• “We should try to get our novels in more stores.”

There might be some reason that the first approach makes sense, though frankly, I’ve never seen it argued for persuasively. In general, the simpler way to go is the second way — if you want to make something more findable, put it all over the damn place.

When I’ve brought this up before, the reasonable objections to this have generally been:

  • Fork avoidance: Copies in separate spaces develop seperate lives, with editors feeding back into two seperate instances, and editing that could be used to make one awesome copy makes two mediocre ones.
  • Attribution: So I copy something to my achive, host it in a new space, then change it a bit. Then someone copies it from me, changes it a bit and hosts their copy. Attribution starts to get complicated.
  • Psychological Issues: Isn’t copying to my site stealing? There’s a way in which we still think of the “payoff” for resources as some sort of site traffic.

And these are real issues. But they are exactly the sort of issues that plenty of people in the past few years have been tackling. Github makes forking less painful, and deals elegantly with attribution. Recent editing tools such as Draftin turn the community revisions process on their head. Here’s the author of that tool talking about how forking is good for the soul:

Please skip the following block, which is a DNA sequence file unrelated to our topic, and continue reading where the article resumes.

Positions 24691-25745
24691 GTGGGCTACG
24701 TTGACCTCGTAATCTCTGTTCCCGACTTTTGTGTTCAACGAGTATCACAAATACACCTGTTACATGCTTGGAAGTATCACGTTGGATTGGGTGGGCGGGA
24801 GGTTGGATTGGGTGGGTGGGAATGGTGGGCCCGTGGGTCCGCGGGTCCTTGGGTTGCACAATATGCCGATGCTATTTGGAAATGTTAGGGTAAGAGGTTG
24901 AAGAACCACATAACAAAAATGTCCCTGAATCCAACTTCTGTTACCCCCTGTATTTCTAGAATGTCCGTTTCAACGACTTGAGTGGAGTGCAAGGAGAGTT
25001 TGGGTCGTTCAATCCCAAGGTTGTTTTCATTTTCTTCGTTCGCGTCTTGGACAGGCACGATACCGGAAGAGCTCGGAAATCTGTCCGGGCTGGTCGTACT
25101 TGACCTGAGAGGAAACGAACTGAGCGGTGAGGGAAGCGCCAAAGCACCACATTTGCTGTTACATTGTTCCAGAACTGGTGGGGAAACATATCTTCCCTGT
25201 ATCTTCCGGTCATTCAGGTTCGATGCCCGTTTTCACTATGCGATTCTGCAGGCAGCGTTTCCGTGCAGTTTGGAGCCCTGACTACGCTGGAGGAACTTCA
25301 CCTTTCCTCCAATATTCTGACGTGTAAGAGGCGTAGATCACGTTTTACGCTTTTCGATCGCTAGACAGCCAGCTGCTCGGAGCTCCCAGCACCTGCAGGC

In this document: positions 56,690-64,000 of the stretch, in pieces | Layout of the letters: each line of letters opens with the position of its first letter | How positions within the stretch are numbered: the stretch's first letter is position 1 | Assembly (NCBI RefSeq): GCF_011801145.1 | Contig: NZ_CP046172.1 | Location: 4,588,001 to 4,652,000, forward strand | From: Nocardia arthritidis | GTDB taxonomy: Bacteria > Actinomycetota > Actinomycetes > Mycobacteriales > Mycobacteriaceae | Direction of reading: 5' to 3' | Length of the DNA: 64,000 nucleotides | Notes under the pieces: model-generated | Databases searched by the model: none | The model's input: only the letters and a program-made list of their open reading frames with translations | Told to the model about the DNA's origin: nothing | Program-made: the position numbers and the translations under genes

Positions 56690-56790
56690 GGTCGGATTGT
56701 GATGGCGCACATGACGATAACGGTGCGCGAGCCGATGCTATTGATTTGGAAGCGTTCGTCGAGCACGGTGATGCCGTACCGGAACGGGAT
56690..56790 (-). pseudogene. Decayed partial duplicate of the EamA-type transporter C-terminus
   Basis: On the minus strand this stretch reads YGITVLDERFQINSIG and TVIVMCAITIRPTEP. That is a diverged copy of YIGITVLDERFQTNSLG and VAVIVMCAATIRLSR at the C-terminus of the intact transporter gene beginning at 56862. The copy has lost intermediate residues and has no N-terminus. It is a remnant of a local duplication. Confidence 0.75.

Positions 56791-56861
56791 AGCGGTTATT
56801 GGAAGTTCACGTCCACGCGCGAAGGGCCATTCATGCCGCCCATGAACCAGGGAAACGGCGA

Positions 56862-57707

When I share a Google Doc, collaborators overwrite my master copy. It’s insanely difficult to accept individual changes they’ve made. However, when you share your document using Draft, any changes your collaborator makes are on their own copy of the document, and you get to accept or ignore each individual change they make.

This seems to me an evolution of how we are solving knowledge management problems. I’ve heard this shift described before as a shift from collaboration to federation — there’s a governing body at work in both the GitHub and Draftin examples that allows changes to propagate through the federated instances, but at any given time individual users are in complete control of their copies (in the language of federation, “self-governing”). You can compare this to your normal experience with MS Word where there is one copy of a document, and revisions must be resolved, or Wikipedia where there is one definitive article on which people must reach consensus. There are certain places where that approach makes sense. There’s something to be said for the convention that Wikipedia articles can’t be forked — people have to hash it out and come to agreement with people with whom they disagree. But for an awful lot of scenarios, the consensus piece is a drawback.